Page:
It’s almost impossible not to like Solomon Thomas. He is an aggressive worker on the field and has a smile that would melt a glacier off the field. When he was picked in the first round of the draft in May, I was among the devotees of both the 49ers and Stanford football who rejoiced. Thomas was a defensive standout on The Farm, and upon his (late) arrival to Santa Clara, the preseason games indicated that he was going to live up to the hype that surrounded his selection.
So, a few weeks back, Scott asked me to bang out a review of Thomas’ performance up to that time, and I did so — actually, it was my first piece for NBN after coming over from 49ers Hive. I’m still here, so apparently someone likes what I’m doing, and I still like Thomas. Let’s revisit the man and see how he’s doing so far this season.
By The Numbers: Thomas hasn’t made any statistical impact yet. He’s played in 3 games, and has started in only one. He’s seen a high of 47 snaps (against the Seahawks) and a low of 36 snaps (last Thursday against the Rams); he’s been in on 59% of defensive plays altogether. He has gotten no solo tackles, no sacks, and 7 combined tackles. The Niners defense has pressured or hurried opposing quarterbacks 37 times since Week 1, and Thomas has been responsible for…just one of those.
To be fair to Thomas, he has had three tackles for loss so far, but as Chris Biderman of NinersWire reminded his readers this week, those came “when a handoff was fumbled, when he was was unblocked and allowed to run down a ball carrier and when blocked by Rams receiver Robert Woods (193 pounds), over whom Thomas (273 pounds) has an 80-pound advantage.”
So it’s probably not surprising — although it is disheartening to some, including this author — that Thomas has a PFF season grade of 47.7 so far, ranking 80th at his position (although only two other players from the NFC West have higher grades than he does).
Technique: This is somewhat harder to measure, because it calls for description rather than scientific precision. Still, as I did before, I’ll use a few of the NFL Draft profile remarks to gauge Thomas’ progress.
Lined up at multiple positions: Although Thomas has been used primarily in sub packages, he does have the speed and the size to be effective as an inside defender and at setting the edge, and maybe even as a pass rusher in a tight spot. Whether or not he wants to, Thomas has had to learn almost every defensive position this year, and while he hasn’t broken any records so far, he hasn’t been a disaster either.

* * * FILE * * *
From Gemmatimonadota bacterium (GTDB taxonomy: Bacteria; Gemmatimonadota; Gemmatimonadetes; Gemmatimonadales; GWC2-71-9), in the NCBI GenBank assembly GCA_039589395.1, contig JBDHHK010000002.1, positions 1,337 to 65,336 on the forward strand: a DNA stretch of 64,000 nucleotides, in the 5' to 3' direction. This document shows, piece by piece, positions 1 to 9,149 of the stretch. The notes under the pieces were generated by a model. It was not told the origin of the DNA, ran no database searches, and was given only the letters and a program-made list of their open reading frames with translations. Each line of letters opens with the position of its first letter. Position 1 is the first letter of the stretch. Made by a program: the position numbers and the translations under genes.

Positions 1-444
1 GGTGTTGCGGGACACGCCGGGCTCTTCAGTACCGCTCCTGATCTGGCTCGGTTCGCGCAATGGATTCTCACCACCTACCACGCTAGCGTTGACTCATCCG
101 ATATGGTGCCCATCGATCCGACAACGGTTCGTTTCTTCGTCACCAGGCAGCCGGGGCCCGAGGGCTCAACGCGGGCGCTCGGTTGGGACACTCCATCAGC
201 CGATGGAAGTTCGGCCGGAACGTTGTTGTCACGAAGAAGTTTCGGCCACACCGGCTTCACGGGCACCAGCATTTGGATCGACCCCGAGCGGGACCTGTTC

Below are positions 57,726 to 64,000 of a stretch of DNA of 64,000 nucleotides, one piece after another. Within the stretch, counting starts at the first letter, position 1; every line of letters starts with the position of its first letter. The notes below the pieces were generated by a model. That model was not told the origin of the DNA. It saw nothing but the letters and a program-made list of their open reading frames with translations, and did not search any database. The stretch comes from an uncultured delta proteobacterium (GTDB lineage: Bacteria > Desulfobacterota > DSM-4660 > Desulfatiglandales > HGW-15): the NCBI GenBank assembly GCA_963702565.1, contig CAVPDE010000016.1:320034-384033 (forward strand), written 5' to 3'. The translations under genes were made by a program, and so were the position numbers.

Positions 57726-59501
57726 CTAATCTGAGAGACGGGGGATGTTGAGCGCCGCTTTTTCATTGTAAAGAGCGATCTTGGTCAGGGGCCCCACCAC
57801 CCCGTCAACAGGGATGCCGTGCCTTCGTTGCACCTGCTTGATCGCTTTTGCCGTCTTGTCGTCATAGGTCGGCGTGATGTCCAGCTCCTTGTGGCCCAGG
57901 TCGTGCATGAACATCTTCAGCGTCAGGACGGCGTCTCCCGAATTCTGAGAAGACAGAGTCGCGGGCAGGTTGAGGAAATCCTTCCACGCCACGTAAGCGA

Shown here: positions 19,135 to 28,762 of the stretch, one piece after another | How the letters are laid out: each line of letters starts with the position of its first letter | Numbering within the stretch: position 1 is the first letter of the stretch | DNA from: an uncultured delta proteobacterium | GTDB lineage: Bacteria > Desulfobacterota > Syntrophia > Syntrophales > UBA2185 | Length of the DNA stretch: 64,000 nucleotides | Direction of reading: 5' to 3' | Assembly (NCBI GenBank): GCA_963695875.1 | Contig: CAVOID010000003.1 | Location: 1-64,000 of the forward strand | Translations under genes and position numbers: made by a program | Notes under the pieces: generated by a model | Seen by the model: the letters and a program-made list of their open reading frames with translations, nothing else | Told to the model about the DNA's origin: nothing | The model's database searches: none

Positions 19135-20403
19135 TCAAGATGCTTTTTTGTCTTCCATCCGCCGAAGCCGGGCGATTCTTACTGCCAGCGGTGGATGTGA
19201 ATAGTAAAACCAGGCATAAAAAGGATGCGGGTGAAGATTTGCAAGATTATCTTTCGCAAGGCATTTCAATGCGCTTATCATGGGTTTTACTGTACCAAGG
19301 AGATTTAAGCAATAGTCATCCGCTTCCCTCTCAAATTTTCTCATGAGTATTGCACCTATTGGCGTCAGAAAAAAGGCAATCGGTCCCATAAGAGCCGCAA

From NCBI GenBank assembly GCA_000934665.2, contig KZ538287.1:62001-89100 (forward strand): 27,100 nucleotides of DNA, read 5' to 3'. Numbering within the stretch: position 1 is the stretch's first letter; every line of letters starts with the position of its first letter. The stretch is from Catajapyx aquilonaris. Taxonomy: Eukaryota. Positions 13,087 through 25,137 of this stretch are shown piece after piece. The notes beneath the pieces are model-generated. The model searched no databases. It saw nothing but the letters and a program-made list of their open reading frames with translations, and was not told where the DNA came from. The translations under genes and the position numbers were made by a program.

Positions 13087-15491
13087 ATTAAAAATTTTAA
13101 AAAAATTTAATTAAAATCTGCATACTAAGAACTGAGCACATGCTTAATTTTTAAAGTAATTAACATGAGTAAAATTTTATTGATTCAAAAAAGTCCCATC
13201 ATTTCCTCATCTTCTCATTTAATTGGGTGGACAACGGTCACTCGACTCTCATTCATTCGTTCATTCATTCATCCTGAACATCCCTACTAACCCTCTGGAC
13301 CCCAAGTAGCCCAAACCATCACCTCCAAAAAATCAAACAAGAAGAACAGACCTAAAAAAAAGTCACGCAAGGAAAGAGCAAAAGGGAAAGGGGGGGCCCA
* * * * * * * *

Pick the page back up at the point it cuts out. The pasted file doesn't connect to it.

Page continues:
Excellent against the run: I haven’t read a serious observer of the 49ers so far this year that doesn’t think the run defense is a massive improvement from a year ago, even in a three game window. Thomas is a major part of that, even if it’s not an achievement you can stick a number on. He was brought to Santa Clara to stop running backs, and he’s doing his job. A few times he’s made opposing tackles and tight ends look foolish trying to block him in the running game – whilst his worst rep came when he was kicked inside. The former is a big positive and bodes well for him presumably taking over from Tank Carradine at defensive end full time. The latter leads me onto my next point…
Needs to get bigger and stronger through his lower body: This is something Thomas needs to keep working on. I predicted that he would have trouble with linemen who were larger than him, and he has; hence, the zero sacks and his relative absence from the opposing backfield. If you’re going to be a success on the defensive line, at some point you can’t just rely on speed. Thomas has to hit the weight room religiously for the next few months. This is most pressing from a pass rushing perspective, where he has often been asked to kick inside and has been totally engulfed when doing so. Coincidentally…
Gets engulfed at times: Fairly clear that this has been true. Thomas often went up against Luke Joeckel in Seattle and wasn’t able to put a lot of pressure on Russell Wilson. This week he comes up against John Wetzel is a four year veteran who is both taller and heavier than Thomas, so Thomas better be prepared for the Cardinals offensive lineman to stand his ground pretty ferociously this Sunday.
Disclaimers: If this sounds like I’m making excuses for Thomas, eat a peach. This is the fact: he was legally unable to attend OTAs because the NFL doesn’t allow college athletes to practice with their professional teams until final exams are over. And when did you last hear of any athlete in any sport being considered a superstar after three games, matches, or events? Would Michael Jordan have been declared the greatest roundball player ever if he had to learn point guard, power forward and center at the same time? Get real.
Kyle Shanahan himself has said that Thomas is being asked to do an awful lot, and that to learn all those positions takes time and patience. Just like everything else with the 49ers this season.
Now, Thomas’ moment may have come. Tank Carradine got hurt this week and was stashed on injured reserve, and Thomas will succeed him as a starting defensive end. It’s a crappy way to become a starter, and I wish Carradine all the best, because I think he hasn’t shown us everything he can do. But it’s football — people get hurt. The game goes on.
Here’s the keys to the Maserati, Solomon. You’ve earned your driver’s license. Let’s see what you can do.
Photo Courtesy of D. Ross Cameron – AP